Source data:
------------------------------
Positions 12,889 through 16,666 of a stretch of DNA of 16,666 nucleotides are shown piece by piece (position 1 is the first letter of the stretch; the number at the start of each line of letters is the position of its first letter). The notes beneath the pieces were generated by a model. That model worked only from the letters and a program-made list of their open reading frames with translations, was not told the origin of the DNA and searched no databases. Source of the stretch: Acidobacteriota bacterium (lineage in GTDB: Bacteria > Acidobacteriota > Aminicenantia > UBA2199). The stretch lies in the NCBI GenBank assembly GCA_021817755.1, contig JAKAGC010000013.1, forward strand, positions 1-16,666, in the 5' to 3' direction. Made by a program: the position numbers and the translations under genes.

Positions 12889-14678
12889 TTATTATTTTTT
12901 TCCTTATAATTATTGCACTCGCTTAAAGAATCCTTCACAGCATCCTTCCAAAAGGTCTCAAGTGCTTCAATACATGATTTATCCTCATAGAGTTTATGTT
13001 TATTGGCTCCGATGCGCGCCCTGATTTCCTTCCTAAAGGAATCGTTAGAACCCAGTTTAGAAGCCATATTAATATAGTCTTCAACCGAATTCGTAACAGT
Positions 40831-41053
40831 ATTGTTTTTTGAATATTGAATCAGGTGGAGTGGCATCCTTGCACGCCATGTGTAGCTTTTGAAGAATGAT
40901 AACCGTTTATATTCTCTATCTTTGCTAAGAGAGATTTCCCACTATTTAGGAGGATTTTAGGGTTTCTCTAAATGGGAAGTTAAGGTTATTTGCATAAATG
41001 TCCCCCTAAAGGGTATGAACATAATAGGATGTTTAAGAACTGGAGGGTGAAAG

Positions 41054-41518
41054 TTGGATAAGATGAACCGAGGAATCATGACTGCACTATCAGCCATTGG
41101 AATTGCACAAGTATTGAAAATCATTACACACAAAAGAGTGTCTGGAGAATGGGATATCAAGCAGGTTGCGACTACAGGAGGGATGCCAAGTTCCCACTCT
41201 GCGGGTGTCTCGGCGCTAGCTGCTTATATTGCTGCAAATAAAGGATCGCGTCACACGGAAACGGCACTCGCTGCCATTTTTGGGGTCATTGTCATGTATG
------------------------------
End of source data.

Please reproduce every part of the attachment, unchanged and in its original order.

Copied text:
Positions 12,889 through 16,666 of a stretch of DNA of 16,666 nucleotides are shown piece by piece (position 1 is the first letter of the stretch; the number at the start of each line of letters is the position of its first letter). The notes beneath the pieces were generated by a model. That model worked only from the letters and a program-made list of their open reading frames with translations, was not told the origin of the DNA and searched no databases. Source of the stretch: Acidobacteriota bacterium (lineage in GTDB: Bacteria > Acidobacteriota > Aminicenantia > UBA2199). The stretch lies in the NCBI GenBank assembly GCA_021817755.1, contig JAKAGC010000013.1, forward strand, positions 1-16,666, in the 5' to 3' direction. Made by a program: the position numbers and the translations under genes.

Positions 12889-14678
12889 TTATTATTTTTT
12901 TCCTTATAATTATTGCACTCGCTTAAAGAATCCTTCACAGCATCCTTCCAAAAGGTCTCAAGTGCTTCAATACATGATTTATCCTCATAGAGTTTATGTT
13001 TATTGGCTCCGATGCGCGCCCTGATTTCCTTCCTAAAGGAATCGTTAGAACCCAGTTTAGAAGCCATATTAATATAGTCTTCAACCGAATTCGTAACAGT
Positions 40831-41053
40831 ATTGTTTTTTGAATATTGAATCAGGTGGAGTGGCATCCTTGCACGCCATGTGTAGCTTTTGAAGAATGAT
40901 AACCGTTTATATTCTCTATCTTTGCTAAGAGAGATTTCCCACTATTTAGGAGGATTTTAGGGTTTCTCTAAATGGGAAGTTAAGGTTATTTGCATAAATG
41001 TCCCCCTAAAGGGTATGAACATAATAGGATGTTTAAGAACTGGAGGGTGAAAG

Positions 41054-41518
41054 TTGGATAAGATGAACCGAGGAATCATGACTGCACTATCAGCCATTGG
41101 AATTGCACAAGTATTGAAAATCATTACACACAAAAGAGTGTCTGGAGAATGGGATATCAAGCAGGTTGCGACTACAGGAGGGATGCCAAGTTCCCACTCT
41201 GCGGGTGTCTCGGCGCTAGCTGCTTATATTGCTGCAAATAAAGGATCGCGTCACACGGAAACGGCACTCGCTGCCATTTTTGGGGTCATTGTCATGTATG